Central banks’ efforts to raise interest rates to curb inflation will remain the focus of attention this week. The Federal Reserve and the Bank of England are expected to raise rates at their meetings, and there is a chance the Swiss National Bank will do the same, Reuters writes.
However, little change is expected from the Bank of Japan, which said on Monday it would buy Japanese government bonds worth 500 billion yen ($ 3.70 billion) on Tuesday as part of its policy of maintaining yields. 10-year benchmark at a distance of 0.25 percentage points from the 0% target.
In contrast, the benchmark 10-year US bond yield reached 3.2% at the beginning of Monday, after gaining almost 12 basis points on Friday.
The two – year US yield extended its gains on Friday to 3.194%, the highest level since the end of 2007.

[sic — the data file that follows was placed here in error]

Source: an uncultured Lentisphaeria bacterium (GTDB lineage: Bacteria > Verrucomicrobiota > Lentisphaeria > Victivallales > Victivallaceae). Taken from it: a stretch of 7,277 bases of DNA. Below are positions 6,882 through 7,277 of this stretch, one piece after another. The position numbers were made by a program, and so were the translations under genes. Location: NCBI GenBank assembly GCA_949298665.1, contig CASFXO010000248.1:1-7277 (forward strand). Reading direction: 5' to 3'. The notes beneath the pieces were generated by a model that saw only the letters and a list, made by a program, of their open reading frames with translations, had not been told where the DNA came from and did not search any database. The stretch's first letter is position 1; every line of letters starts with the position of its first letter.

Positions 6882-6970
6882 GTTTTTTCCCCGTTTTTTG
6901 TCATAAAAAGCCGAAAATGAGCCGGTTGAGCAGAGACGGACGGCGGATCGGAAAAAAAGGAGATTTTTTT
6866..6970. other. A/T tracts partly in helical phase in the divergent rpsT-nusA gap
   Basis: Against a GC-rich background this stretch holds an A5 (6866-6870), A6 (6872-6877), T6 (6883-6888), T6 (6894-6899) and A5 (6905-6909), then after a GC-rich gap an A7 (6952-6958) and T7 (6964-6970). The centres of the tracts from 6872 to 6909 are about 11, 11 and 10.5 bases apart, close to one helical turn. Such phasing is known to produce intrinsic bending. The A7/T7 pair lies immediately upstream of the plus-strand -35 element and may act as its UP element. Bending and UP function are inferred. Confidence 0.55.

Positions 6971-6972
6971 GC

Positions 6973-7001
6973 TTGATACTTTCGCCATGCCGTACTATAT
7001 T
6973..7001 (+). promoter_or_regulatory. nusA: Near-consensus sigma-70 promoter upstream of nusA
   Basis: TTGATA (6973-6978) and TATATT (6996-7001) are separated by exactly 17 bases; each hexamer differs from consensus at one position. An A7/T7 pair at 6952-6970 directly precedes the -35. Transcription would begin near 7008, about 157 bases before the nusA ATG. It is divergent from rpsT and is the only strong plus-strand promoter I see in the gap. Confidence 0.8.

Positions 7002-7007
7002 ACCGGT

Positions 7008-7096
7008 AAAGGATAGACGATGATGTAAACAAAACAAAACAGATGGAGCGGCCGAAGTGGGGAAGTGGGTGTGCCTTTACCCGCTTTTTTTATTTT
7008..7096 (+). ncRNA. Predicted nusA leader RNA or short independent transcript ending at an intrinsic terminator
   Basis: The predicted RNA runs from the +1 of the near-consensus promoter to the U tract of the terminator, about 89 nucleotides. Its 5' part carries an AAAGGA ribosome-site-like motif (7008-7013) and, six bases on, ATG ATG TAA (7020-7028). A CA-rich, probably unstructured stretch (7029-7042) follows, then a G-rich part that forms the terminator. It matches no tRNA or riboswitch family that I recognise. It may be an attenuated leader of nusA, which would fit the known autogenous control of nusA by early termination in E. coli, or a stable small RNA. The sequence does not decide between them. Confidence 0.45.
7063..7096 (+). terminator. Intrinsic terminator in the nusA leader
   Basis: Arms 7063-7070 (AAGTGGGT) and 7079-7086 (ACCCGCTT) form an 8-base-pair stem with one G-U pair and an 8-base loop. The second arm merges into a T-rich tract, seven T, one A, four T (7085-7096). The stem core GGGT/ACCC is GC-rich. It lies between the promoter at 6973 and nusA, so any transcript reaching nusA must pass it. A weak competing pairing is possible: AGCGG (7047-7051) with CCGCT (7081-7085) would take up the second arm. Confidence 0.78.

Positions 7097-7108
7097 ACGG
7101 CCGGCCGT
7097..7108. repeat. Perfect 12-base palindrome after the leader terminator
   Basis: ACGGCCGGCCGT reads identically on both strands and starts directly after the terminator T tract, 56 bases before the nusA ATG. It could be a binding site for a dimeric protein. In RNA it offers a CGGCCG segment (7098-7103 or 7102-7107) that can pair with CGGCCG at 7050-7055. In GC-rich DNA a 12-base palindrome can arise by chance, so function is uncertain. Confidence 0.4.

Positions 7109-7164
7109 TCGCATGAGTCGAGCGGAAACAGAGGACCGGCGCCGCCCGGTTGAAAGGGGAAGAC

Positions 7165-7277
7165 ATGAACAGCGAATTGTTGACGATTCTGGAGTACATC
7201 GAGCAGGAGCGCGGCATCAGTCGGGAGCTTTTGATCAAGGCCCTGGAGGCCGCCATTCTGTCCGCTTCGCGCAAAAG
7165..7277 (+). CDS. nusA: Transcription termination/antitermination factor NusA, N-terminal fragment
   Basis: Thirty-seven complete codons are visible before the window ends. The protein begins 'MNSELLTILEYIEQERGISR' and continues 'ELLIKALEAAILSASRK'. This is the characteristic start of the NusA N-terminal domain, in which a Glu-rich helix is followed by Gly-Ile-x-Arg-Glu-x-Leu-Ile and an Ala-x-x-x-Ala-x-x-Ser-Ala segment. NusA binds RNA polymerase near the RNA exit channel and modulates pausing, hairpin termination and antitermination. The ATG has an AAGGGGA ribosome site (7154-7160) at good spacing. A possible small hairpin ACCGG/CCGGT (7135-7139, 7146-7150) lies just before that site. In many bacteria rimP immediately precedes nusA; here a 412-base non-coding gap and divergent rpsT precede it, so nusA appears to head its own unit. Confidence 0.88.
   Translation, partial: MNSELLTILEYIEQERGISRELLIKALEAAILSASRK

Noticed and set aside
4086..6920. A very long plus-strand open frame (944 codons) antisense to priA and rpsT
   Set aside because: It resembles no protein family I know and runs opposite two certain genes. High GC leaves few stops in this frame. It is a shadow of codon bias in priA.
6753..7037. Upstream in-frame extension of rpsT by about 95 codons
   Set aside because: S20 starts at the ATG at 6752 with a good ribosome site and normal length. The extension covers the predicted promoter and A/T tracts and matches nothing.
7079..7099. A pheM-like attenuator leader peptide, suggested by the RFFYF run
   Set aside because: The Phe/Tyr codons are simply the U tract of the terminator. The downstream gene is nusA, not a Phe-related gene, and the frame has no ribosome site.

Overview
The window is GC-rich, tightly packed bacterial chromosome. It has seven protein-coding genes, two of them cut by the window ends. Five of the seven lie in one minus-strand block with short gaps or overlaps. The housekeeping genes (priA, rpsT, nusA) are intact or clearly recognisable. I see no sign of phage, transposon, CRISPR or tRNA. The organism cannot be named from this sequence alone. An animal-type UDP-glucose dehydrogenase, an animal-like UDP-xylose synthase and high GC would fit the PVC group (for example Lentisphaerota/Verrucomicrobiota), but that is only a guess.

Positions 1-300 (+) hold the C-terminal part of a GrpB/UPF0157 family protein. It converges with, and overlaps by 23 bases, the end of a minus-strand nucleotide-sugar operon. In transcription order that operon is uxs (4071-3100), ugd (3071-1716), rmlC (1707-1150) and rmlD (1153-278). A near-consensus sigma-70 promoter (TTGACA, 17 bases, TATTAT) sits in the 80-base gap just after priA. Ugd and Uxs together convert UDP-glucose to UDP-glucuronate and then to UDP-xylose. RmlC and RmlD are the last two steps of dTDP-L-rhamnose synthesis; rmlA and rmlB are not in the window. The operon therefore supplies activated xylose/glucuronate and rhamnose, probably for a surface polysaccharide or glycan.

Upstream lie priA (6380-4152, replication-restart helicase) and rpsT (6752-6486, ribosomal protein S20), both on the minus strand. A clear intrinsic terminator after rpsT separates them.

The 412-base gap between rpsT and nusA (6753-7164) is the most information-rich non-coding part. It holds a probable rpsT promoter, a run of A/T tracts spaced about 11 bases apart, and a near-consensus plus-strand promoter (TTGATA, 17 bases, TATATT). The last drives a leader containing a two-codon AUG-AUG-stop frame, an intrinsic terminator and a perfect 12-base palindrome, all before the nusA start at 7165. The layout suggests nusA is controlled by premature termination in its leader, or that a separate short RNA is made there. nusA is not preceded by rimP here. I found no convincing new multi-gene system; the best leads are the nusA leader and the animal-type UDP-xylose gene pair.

US inflation exceeded expectations on Friday, leading to bets that the Fed will have to raise rates even more aggressively. The market price indicates about two-thirds of the chances of growth by at least 125 basis points in the next two Fed meetings – Tuesday and Wednesday, this week and in July – according to CME’s FedWatch instrument.
This implies an increase of at least 75 basis points, which would be the largest increase in a single session since 1994.
Higher energy prices have also affected Japan’s balance of payments, influencing the yen.
“For the yen, what could have gone wrong went wrong, went wrong and continues to go wrongPaul Mackel, global head of HSBC’s FX research department, said it was important to keep an eye on whether Japanese investors were prepared to take on more currency risk without hedging their portfolios.
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